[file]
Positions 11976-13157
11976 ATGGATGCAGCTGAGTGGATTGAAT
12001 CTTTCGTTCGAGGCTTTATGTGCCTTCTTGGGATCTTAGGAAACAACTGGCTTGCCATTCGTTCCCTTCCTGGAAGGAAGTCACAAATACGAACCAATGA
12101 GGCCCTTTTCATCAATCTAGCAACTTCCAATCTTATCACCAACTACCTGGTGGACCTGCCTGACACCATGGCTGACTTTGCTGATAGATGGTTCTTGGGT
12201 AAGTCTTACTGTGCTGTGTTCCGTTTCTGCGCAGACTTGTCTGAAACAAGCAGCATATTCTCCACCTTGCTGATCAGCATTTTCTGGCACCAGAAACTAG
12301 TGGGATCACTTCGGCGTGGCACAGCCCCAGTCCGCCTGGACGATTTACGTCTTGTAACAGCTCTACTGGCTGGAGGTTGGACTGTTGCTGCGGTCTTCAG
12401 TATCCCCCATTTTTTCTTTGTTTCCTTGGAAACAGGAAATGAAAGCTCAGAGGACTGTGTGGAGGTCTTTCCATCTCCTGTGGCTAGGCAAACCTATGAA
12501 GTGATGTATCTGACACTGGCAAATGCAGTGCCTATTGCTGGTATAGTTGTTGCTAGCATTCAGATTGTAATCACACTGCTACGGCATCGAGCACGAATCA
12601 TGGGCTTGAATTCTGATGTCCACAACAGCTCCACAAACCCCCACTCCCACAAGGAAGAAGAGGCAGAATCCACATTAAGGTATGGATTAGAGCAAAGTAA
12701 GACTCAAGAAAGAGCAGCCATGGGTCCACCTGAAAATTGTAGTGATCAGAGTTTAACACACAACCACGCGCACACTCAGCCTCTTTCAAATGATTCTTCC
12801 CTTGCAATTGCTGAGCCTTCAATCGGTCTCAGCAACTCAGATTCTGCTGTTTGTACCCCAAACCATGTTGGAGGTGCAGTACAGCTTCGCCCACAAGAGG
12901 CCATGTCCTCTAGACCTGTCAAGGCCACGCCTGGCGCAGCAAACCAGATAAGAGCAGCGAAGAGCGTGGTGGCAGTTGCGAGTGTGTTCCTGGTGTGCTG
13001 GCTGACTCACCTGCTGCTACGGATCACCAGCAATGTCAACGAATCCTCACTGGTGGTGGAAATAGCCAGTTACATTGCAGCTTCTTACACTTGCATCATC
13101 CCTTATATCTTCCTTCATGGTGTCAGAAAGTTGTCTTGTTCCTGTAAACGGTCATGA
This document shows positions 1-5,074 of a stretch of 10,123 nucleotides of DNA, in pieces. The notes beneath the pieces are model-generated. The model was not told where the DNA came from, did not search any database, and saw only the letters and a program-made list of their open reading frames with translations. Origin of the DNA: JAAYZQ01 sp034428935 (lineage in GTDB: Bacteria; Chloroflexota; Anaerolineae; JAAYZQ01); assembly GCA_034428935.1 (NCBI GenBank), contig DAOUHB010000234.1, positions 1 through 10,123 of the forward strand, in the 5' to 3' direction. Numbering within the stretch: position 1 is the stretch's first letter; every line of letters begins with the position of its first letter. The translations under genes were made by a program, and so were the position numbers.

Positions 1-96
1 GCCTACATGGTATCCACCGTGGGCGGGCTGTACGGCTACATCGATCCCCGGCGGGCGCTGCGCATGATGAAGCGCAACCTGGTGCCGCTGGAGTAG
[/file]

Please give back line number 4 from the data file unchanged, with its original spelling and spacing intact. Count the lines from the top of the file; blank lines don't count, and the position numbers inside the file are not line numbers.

12101 GGCCCTTTTCATCAATCTAGCAACTTCCAATCTTATCACCAACTACCTGGTGGACCTGCCTGACACCATGGCTGACTTTGCTGATAGATGGTTCTTGGGT